written by Eleonora Milazzo – ACCEL European Fellow


The mining industry is another core sector for Arctic development and it accounts for a considerable share of the northern economy.

Where? What?

Meadowbank gold mine, Nunavut, Canada. Photo Credit: CP
Meadowbank gold mine, Nunavut, Canada.
Photo Credit: CP

Mining is likely the Arctic’s oldest industry. Extraction of primary resources includes base or precious metals, like iron ore, uranium, coal, diamonds, and oil shale. Mining in the circumpolar north is either open pit mining or sub-surface mining.[1] Arctic mining takes place across a number of regions:

  • In Northern Scandinavia: In the late 20th century, investments concentrated on extraction of coal deposits from the Svalbard Archipelago.[2] Today, the Sveagruva mine is the largest mine in Svalbard. Mining is also underway and predicted to expand in Sweden and Finland, in Kirkened (northern Norway) and Kiruna.
  • In Greenland mining was for a long time the only export activity together with fishing, and it is now attracting growing investment, similar to that of the oil and gas sector. The opening up of coastal areas as a consequence of climate change is expected to play a key role in the sector’s development.[3] The Kvanefjeld mine, in addition, contains rare mineral deposits that are widely used in high-tech production. The Isua Iron Mine is another large mine currently under development. Other projects include gold, platinum and rare materials production.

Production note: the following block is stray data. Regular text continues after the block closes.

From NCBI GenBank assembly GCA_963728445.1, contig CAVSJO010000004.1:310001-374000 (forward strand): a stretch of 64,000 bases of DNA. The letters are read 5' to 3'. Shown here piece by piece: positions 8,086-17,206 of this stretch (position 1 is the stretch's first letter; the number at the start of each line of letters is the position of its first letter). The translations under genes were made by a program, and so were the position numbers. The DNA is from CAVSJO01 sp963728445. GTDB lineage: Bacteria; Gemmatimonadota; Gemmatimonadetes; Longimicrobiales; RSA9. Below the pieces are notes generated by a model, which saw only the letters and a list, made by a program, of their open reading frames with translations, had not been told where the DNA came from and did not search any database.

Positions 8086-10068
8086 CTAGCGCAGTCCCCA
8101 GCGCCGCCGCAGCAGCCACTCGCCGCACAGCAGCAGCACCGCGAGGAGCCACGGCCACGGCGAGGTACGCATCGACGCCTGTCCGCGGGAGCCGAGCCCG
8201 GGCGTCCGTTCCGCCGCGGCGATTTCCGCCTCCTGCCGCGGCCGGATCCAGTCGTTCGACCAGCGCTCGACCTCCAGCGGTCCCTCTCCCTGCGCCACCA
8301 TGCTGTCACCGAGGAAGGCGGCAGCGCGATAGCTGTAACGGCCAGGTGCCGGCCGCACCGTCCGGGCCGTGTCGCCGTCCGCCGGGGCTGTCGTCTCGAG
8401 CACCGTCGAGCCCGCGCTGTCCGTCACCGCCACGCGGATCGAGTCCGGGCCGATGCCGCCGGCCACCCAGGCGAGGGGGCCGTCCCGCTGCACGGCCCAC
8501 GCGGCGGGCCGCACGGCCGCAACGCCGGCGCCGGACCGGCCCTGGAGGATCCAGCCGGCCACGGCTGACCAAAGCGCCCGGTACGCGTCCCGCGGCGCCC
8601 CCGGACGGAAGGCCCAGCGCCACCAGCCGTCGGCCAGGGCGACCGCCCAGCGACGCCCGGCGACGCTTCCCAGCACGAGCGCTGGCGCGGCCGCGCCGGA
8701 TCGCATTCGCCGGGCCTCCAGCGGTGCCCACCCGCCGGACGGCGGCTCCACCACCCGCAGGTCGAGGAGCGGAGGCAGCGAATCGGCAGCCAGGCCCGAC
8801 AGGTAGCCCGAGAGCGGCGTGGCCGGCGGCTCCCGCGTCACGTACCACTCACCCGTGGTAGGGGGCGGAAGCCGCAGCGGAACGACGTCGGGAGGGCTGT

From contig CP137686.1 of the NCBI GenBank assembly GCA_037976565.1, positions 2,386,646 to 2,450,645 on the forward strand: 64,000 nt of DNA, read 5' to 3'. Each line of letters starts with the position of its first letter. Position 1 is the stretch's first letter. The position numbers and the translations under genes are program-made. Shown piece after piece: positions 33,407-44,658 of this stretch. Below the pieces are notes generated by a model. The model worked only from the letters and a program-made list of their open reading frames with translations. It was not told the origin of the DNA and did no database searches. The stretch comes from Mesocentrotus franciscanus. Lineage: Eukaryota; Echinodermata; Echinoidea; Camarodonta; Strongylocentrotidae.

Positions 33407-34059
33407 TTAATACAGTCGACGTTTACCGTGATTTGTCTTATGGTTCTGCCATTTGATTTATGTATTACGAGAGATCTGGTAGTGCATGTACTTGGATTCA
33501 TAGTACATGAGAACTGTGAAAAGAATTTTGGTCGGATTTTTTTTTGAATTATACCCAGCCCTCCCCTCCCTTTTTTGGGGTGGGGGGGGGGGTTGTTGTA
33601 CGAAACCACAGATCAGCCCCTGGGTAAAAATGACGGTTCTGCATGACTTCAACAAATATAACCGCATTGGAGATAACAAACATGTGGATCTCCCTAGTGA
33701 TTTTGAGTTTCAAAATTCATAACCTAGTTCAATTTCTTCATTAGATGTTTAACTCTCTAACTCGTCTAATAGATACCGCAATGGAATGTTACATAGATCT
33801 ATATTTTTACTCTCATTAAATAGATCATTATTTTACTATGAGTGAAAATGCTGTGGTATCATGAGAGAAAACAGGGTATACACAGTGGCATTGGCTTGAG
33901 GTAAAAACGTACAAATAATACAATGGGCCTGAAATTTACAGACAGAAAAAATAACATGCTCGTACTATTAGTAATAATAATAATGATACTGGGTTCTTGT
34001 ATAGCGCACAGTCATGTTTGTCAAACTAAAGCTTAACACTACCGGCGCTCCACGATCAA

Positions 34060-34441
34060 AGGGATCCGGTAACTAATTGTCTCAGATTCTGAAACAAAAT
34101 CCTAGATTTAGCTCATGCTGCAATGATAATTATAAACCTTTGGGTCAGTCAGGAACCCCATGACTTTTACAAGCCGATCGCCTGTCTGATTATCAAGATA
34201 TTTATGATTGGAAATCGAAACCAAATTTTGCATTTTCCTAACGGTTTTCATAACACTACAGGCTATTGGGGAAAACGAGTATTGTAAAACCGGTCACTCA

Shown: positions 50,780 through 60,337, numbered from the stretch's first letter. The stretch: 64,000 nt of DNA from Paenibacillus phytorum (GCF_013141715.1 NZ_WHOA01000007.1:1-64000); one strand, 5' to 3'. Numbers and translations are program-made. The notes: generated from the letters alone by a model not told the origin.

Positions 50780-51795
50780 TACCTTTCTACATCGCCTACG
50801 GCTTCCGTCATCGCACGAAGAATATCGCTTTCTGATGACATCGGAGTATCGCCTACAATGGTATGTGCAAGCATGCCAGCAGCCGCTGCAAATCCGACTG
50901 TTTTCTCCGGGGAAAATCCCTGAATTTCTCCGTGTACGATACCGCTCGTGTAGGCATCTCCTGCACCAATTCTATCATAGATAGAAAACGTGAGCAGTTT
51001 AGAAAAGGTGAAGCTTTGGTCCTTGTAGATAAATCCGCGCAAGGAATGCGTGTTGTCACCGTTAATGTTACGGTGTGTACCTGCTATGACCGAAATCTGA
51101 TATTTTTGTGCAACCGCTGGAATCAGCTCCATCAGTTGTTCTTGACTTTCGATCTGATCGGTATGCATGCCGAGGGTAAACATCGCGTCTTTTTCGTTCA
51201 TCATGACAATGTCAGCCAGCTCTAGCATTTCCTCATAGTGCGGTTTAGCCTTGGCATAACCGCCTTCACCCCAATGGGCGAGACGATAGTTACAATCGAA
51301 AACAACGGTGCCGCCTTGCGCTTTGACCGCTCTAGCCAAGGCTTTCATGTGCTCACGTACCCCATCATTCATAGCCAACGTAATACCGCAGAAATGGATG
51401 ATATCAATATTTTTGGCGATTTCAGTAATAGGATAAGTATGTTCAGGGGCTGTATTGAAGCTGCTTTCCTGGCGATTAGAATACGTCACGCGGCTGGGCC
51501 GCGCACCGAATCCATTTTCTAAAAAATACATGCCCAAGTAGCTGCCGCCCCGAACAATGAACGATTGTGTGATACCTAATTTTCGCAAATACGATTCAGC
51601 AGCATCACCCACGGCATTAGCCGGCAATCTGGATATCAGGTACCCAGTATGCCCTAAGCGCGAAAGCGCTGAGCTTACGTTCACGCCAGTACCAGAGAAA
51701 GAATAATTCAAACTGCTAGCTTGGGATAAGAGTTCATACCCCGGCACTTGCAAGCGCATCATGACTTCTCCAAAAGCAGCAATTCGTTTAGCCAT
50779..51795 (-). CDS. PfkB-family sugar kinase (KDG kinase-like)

• In Alaska, exports of zinc, lead, gold, and copper account for 36.8% of foreign export earnings at a volume of $1.3 bn.[4] The Red Dog mine produces zinc. Gold mining is also very developed, the largest mine being Knox Gold.
  • In Canada, mining accounts for half of the income in the Northwest Territories (NWT). The Diavik Diamond Mine in NWT required $4bn total spending between 2003 and 2008.[5] Other mines are planned for development on Baffin Island, Nunavut.
  • As of 2012, there are 25 operative mines in the Russian Arctic, including Norilsk Nickel, the largest producer of nickel in the world. This mine is set to increase its output in the future.



Photo credit: Kent Klich/Getty
Photo credit: Kent Klich/Getty

There is no international binding agreement regulating mining in the High North. To that end, mining is subject to the domestic legal regulatory regimes of each Arctic state.[6]


What are the risks of mining in the Arctic?

The challenges connected to mining activities in the Arctic are the sheer remoteness of the environment coupled with the harsh weather conditions, lack of infrastructure, and possible increases in cost as production develops.

Environmental impacts of Arctic mining include important changes to the landscape and air, as well as water pollution. There are also various socioeconomic consequences related to mining, mostly due to the impact of settlement on local communities. For example, it has been widely publicized that mining towns are almost exclusively settled by miners, who often develop purely utilitarian relationships with their surrounding area. Their presence may contrast sharply with local and indigenous traditions.[7] Taken together, it is clear that the impact of mining on the environment and local communities in the Arctic should not be underestimated.








[1] Arctic Portal, Mining in the Arctic. Retrieved on 30 July, 2014 from

[2] Lloyd’s, 2012. Arctic opening: opportunity and risk in the High North, Arctic Risk Report.

[3] Ibid.

[4] Ibid.

[5] Ibid.

[6] Ondotimi Songi, LL.B., 2010. Current Legal Regime Governing the Arctic Region and Investment by Oil and Gas Companies. International Energy Law and Policy Research Paper Series, n° 8. Centre for Energy, Petroleum & Mineral Law & Policy, University of Dundee; Nowlan, L., 2001. Arctic Legal Regime for Environmental Protection. IUCN Environmental Policy and Law Paper, n° 44.

[7] Arctic Portal, Mining in the Arctic. Retrieved on 30 July, 2014 from


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